Unlike the Robot Tamashii, which just gave a giant clear pink plate to serve as the Defense Territory, the Composite Ver. Ka. goes for a more show-accurate representation of the feature, with multiple clear pink parts attached via small clear claws to a circular ring that pegs into the Shinkiro’s display base.
The clear shield pieces can be attached any number of ways; clear connector parts are given so you can arrange the pieces together like a puzzle, connecting multiples to form large clumps or just attaching them directly onto the ring.
Unfortunately, however, the above tends to happen over time, as the clear plastic is a bit brittle for constant use. I’ve tried gluing some of the pegs back together after they begin snapping apart, but the type of plastic used apparently doesn’t get along very well with the usual Krazy Glue. While some excess parts are given, eventually many of these begin to deteriorate just from normal wear.
Overall, when I first worked with this feature, it was certainly impressive, and is by far the most anime-accurate representation of the defense field. However, with the durability going ever-so-steadily down over time, it’s become much less appealing. In addition, the entire set-up is very delicate, with the weak pegs leading to shield pieces falling off rather often. Therefore, once it’s up and running, Shinkiro can’t really be moved inside at all, lest the entire thing should fall apart.
The figure also comes with its own dedicated base, which is very similar in fashion to the bases used by GFF’s. An all-white plastic plate, though the Shinkiro’s is considerably smaller and more space-saving than that of a traditional GFF’s.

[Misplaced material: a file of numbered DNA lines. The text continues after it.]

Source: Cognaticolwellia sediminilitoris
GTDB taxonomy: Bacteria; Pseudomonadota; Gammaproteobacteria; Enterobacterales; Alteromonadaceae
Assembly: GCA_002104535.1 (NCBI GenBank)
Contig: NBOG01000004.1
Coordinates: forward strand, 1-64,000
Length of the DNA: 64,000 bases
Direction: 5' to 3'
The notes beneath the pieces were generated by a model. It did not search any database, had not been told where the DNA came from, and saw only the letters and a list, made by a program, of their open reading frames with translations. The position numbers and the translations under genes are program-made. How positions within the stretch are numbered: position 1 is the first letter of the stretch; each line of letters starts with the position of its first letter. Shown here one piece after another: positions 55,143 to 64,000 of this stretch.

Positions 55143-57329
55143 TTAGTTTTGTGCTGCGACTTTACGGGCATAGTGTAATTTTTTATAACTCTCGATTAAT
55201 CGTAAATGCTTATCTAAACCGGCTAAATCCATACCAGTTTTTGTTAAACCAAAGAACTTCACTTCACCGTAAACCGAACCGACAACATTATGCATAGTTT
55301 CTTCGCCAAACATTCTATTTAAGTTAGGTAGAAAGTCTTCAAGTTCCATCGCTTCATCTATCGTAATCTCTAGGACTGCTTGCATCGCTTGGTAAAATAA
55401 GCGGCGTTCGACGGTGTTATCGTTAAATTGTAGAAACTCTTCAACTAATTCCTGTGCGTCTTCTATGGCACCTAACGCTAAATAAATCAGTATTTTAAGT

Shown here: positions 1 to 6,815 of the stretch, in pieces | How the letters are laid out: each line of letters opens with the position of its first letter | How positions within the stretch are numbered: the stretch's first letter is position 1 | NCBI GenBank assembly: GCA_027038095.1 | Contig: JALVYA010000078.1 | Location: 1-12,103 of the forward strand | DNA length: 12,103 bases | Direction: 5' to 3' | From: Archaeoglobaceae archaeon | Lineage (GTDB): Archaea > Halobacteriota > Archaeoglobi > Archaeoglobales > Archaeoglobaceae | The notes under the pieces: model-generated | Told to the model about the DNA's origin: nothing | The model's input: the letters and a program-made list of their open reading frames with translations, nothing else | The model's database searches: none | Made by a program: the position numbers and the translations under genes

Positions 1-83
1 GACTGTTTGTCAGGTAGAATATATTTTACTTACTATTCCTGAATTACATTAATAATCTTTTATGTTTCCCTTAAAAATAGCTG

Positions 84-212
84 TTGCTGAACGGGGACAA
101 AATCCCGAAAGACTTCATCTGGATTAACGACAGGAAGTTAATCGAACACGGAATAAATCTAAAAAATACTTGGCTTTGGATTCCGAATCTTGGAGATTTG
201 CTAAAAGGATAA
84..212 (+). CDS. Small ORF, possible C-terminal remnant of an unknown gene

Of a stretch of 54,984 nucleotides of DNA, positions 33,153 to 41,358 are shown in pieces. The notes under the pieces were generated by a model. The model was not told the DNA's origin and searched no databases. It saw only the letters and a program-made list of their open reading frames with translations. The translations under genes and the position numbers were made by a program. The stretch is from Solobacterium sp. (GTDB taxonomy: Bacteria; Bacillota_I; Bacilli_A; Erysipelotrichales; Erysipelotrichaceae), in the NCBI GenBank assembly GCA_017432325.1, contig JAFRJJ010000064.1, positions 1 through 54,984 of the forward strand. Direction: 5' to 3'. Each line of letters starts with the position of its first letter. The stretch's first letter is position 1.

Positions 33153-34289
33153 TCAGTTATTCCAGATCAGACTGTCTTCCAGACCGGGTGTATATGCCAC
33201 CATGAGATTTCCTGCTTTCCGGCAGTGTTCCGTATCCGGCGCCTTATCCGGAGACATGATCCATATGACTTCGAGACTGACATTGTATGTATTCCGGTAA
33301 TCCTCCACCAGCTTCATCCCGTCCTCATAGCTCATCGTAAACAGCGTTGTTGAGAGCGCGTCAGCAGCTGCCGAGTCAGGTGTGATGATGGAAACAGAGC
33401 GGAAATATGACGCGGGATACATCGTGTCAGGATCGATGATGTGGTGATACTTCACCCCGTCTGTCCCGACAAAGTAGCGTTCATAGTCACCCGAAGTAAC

In addition, the pole arm that holds up the Shinkiro is explicitly tiny. It’s only enough to support it standing on the base; ariel poses are nigh-impossible with a pole that short.
As per usual, I could care less about this accessory, but upon some comparisons with its previous incarnations, it’s certainly very stylized and much more aesthetically appealing. The metallic green and clear pink centerpiece is certainly a step up from the previous plain version.
Another useless extra that comes with the figure if you don’t have Lancelot Albion is a piece that can be used to attach the Lancelot’s VARIS rifle to its butt. A nice touch for those who own the previous figure, but for those who don’t, just another odd piece of extra plastic.
I can’t fathom why Bandai never thought of including this in the original Lancelot release.
The transformation process is actually quite a bit complicated this time around, involving just a few more moving parts and things clicking in place. By the time it’s done though, I have to say, I actually really like it’s transformed mode. I originally had no appreciation for this feature of the Knightmare at all, but on the Composite Ver. Ka. the Submarine mode is both stable and very pleasing on the eyes.
So, overall, by the end of this day, is this figure a worthy buy? To be perfectly honest, I’d say only if you’re a die-hard Code Geass/Shinkiro/Lelouch fan. While this is a very aesthetically pleasing figure, over time it loses its stability very quickly. The leg joints weren’t very strong to begin with, and it’s fraught with loose parts and joints. It makes an excellent display piece, especially with the beautiful Absolute Defense Protection Territory feature, but at the same time, it’s one of those figures that I abhor touching.
Compared to its brother figure, the Robot Tamashii, which I’ve contrasted it to for pretty much this entire review, it’s certainly a massive step up. If choosing between the two, definitely go for the Ver. Ka. The Robot Tamashii is certainly worlds more stable and durable, but for all the extras and aesthetic pleasure included in the Composite Ver. Ka., the trade-off is worth it.